Martin faced a steep learning curve in his first year as a player at Purdue because he was switching to small forward after playing power forward in high school. None of Tennessee's five 2011 signees faces that type of transition.
"These guys are in the positions they're built for," Martin said. "We don't have to make Wes Washpun learn how to be a point guard. He's already a point guard, so it's a matter of how strong he gets and the maturity of the young man into the college ranks.
"For our system, it's just a matter of playing hard. We'll put 'em in position to be successful."
The fact none of Tennessee's spring signees carries a 4-star or 5-star rating is a concern to some fans. Martin, however, couldn't care less.
"I never heard so much talk in recruiting about 2-stars, 3-stars, 4-stars and whatever all that means," he said. "One of the best players that ever played was Chris Lofton. What star was he? He's a ball player, so I don't know what all of that star stuff means.
"It comes down to being a ball player, so I'm excited about these guys."
Martin encountered some major obstacles during the spring signing period. First, he was selling a program facing likely NCAA sanctions stemming from violations committed under predecessor Bruce Pearl. Secondly, he was hampered by not knowing if underclassmen Tobias Harris and Scotty Hopson would opt for the NBA Draft or return for the 2011-12 Vol season. Third, he was sorting through the diminished talent pool that is available in the spring.
In spite of these negatives, Martin believes he and his assistants signed a class that will represent Tennessee well.
"I feel good about it," he said. "I feel good about the substance of these guys, the work ethic. We feel good about them and about their makeup as individuals off the court, as well."
Asked if there is one common trait he sees in all of Tennessee's spring signees, Martin replied: "The athleticism and energy. All of those guys have a passion to play hard and compete at a high level. And they like to play defense."
Tennessee returns two scholarship seniors (Cameron Tatum, Renaldo Woolridge) and three juniors (Kenny Hall, Skylar McBee, Jeronne Maymon) but the veterans will have no advantage in the chase for starting spots when preseason drills begin in the fall.
"Whoever does the best gets it," Martin said. "It's not a situation where, 'Well, I was a junior last year, so I'll be a starter this year.' That's not going to be the case. If those freshmen coming in get it, they'll start."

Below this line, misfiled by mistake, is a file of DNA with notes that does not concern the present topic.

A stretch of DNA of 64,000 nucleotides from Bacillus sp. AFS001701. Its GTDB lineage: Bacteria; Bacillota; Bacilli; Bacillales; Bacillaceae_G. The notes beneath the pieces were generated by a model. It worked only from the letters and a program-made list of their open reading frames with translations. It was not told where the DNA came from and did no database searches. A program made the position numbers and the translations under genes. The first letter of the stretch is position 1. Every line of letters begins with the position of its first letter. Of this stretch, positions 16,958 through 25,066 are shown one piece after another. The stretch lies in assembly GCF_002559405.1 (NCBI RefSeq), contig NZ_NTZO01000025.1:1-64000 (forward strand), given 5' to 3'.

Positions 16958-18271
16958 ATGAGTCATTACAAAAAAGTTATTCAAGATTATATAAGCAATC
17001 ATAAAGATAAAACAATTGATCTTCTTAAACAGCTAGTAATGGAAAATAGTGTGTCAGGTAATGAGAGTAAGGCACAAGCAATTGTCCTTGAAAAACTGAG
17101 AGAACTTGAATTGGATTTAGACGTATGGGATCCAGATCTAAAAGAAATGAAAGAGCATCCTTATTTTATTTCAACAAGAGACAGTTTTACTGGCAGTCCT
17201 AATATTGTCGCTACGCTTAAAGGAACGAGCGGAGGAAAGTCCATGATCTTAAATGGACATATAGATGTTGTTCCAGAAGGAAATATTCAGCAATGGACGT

What follows are Martin's comments on his five spring signees:
Wes Washpun: "He's a quick point guard, a really good athlete with a 40-plus-inch vertical jump. It's legit. I was at a game when he was a senior and he dunked. He's a good passer. He always has a smile on his face, has a love for the game and will continue to get better. I like his whole makeup as a person."
Josh Richardson: "I'm not saying he's this guy but he's in the mold of a Scottie Pippen, a guy who can play the 1, 2 and 3 positions - a long athlete who can really defend. He can pass the ball. He plays hard, plays with energy, competes at a high level. He's a very intelligent young man who really knows how to play the game. We thought we had a shot to get him when I was at Missouri State but we knew it would be extremely tough because he had Georgia Tech and some other schools recruiting him. For some strange reason, when I took this job it became an easy sell. He called me up."
Quinton Chievous: "He's a very talented player. Like his dad (former NBA player Derrick Chievous), he's a fierce competitor. He's one of those guys that can play multiple positions. He's 6-5 and about 200 pounds right now but he could get up to 230 and do a lot of different things for our program. He's a fun guy to be around."
Dwight Miller: "He has a good frame on him, 6-8 and 245. He's an inside-outside guy but more of an inside or mid-range guy. We think he'll really help us right away as an inside presence. He understands what it takes to compete on this level (having spent a year at Pitt and one at junior college)."
Yemi Makanjuola: "He's 6-9 and 245 with a great frame. He's a strong kid. Right now he loves to play defense, rebound and block shots. He's more ready than most guys that come from Nigeria straight out of high school. His skills are more ready for this level. He'll take his lumps as far as his ability on offense, which isn't mature, but he's better than a lot of people think when you watch him play. He can make shots and he competes. He's one of those guys that takes elbows to the face and just keeps coming. He's a tough competitor."
Clearly, Martin is ready to go to war with the newcomers he and his staff assembled in the past few weeks.
"I like all of those guys," the coach said. "They play hard, they want to defend and they want to be here. I think that's very important."